Raptor Forensics Fund opens with £10K

Earlier this year we proposed a new fund to help the police tackle wildlife crime. The idea was that this fund would help speed up the analysis and assessment of forensic evidence in wildlife crime investigations relating to the illegal killing of birds of prey, where police budgetary and resource constraints were impacting on the progression of potential criminal investigations (see here).

This week we’re delighted to announce the launch of the new Raptor Forensics Fund, which has a very healthy initial budget of £10K. These funds have been donated by Wild Justice, Northern England Raptor Forum, Tayside & Fife Raptor Study Group, Devon Birds, and a number of individuals who wish to remain anonymous.

The Raptor Forensics Fund will be administered solely by the PAW Forensic Working Group (a sub-group of the Partnership for Action Against Wildlife Crime) and is open to any regional or national statutory agency in the UK, specifically to support forensic testing in wild raptor crime investigations.

The fund will support investigations in two ways:

Support for early investigations

We anticipate this fund will be most useful in circumstances where there is suspicion of a crime but insufficient evidence to meet the criteria required to submit a carcass for Government testing. To prevent any delay in progressing an incident, which could also involve a live injured bird of prey, immediate access to funds of up to £200 will be granted for x-rays and post mortems as long as the investigating officer submits case details to the PAW Forensics Working Group (FWG) within 24 hours.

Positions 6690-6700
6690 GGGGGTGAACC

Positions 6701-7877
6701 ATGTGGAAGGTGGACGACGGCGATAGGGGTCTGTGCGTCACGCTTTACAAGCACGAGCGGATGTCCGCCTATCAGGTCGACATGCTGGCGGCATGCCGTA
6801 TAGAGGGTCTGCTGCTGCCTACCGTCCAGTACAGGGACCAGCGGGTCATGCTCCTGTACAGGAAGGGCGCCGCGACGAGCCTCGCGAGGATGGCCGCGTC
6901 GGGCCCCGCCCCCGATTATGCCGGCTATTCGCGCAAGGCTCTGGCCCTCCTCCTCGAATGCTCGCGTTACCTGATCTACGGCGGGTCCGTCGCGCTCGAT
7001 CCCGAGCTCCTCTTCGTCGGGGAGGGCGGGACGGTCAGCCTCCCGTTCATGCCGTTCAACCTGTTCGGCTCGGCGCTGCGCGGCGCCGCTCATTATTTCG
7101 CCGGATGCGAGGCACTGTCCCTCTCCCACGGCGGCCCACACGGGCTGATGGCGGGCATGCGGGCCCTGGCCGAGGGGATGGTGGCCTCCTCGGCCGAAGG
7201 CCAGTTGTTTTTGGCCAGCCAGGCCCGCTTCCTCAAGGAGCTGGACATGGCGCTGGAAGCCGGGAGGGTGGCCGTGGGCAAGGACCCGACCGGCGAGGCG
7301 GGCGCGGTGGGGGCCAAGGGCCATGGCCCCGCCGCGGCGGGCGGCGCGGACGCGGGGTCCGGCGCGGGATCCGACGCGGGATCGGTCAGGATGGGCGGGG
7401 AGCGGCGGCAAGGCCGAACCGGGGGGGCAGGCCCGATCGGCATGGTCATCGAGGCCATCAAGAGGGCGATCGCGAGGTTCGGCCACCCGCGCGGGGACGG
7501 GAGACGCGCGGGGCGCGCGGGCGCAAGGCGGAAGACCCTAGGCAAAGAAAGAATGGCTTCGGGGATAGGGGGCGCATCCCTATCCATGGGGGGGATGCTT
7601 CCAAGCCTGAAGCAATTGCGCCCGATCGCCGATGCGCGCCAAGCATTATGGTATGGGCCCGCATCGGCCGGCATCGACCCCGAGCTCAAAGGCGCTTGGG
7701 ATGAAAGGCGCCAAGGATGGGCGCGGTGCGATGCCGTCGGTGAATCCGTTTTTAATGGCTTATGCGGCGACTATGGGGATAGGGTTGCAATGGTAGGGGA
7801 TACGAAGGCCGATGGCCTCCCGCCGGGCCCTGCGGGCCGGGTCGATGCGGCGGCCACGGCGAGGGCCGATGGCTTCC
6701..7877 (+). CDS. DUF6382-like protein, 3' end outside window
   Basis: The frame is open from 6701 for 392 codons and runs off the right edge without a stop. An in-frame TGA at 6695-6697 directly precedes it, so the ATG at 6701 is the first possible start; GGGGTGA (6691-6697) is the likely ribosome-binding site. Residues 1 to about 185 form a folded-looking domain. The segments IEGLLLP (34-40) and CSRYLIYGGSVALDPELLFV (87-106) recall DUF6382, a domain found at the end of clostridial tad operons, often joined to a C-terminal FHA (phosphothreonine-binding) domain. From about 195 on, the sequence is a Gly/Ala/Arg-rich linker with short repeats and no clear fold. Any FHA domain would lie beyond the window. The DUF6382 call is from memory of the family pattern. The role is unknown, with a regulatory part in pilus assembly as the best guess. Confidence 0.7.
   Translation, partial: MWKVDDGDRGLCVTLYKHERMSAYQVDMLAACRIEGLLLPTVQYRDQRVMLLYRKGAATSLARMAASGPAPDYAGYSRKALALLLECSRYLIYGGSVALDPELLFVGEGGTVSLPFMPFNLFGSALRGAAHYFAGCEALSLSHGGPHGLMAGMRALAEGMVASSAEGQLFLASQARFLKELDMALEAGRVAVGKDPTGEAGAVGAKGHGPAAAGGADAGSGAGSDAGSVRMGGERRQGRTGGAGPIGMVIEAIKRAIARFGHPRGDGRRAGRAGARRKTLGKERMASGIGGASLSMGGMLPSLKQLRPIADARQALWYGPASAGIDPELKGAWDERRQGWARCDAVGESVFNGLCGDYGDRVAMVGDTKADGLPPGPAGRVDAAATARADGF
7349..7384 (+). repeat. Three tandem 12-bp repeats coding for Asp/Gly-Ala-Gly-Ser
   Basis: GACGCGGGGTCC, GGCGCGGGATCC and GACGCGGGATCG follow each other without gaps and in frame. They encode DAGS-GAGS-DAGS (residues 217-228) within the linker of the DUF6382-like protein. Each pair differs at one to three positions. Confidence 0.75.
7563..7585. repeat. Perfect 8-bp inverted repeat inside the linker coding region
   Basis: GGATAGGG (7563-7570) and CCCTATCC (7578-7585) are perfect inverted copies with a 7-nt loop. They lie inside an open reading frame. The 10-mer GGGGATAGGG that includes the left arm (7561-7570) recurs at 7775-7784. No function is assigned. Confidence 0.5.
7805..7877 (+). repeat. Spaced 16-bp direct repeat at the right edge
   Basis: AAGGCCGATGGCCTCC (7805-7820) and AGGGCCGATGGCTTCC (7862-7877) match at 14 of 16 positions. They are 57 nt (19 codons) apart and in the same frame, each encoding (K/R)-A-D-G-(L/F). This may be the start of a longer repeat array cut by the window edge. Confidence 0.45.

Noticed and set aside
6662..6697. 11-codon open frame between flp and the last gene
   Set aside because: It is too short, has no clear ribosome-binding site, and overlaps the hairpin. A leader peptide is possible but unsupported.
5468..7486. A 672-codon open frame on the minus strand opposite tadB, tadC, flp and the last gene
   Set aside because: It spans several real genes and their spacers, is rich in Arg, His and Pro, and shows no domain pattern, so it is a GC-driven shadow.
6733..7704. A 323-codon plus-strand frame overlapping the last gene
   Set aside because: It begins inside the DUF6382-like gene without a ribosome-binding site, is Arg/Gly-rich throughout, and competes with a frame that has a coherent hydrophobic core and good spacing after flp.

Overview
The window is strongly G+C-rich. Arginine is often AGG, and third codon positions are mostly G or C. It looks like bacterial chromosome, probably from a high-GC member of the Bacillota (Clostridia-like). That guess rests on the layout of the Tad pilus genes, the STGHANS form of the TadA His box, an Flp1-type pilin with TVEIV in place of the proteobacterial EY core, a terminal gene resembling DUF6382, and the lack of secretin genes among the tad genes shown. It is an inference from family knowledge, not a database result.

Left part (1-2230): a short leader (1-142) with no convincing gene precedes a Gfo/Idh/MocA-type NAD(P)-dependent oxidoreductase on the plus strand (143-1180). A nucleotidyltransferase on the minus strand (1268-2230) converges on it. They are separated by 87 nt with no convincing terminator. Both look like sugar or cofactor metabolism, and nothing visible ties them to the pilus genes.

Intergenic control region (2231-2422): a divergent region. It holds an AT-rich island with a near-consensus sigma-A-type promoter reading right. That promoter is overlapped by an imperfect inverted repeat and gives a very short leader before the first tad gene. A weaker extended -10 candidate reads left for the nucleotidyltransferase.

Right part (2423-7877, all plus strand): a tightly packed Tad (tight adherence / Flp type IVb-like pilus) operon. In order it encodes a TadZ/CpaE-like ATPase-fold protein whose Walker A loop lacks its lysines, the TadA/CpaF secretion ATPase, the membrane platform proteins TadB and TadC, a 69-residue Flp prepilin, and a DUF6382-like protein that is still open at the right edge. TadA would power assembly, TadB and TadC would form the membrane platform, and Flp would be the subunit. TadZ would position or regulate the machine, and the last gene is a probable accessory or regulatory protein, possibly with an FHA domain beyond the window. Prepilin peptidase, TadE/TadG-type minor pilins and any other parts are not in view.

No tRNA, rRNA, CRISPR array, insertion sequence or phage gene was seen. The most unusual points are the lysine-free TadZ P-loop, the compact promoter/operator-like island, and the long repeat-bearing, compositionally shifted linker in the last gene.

If initial forensic costs are estimated to exceed £200 (e.g. there are multiple birds), officers must first receive approval from the FWG before work begins.

Support for criminal investigations

Once it has been established that a crime has been committed, a criminal investigation can proceed. Additional evidence that may have been recovered with the dead birds or during follow-up enquiries may require forensic testing. Investigators are encouraged to discuss forensic options with the FWG and apply for subsequent funding which, if approved by FWG, will be 100% recoverable from the Raptor Forensics Fund.

Detailed specifics about the availability of the new Raptor Forensics Fund are currently being prepared by the PAW Forensic Working Group and will be distributed to the Police Wildlife Crime Network imminently. The FWG website will also highlight the fund and provide information about how officers can apply for funding support.

Thank you to those who have provided donations for this new fund and thank you to the PAW Forensics Working Group for its willingness to administer the funding applications. We look forward to seeing the money being put to good use to help bring the raptor-killing criminals to court.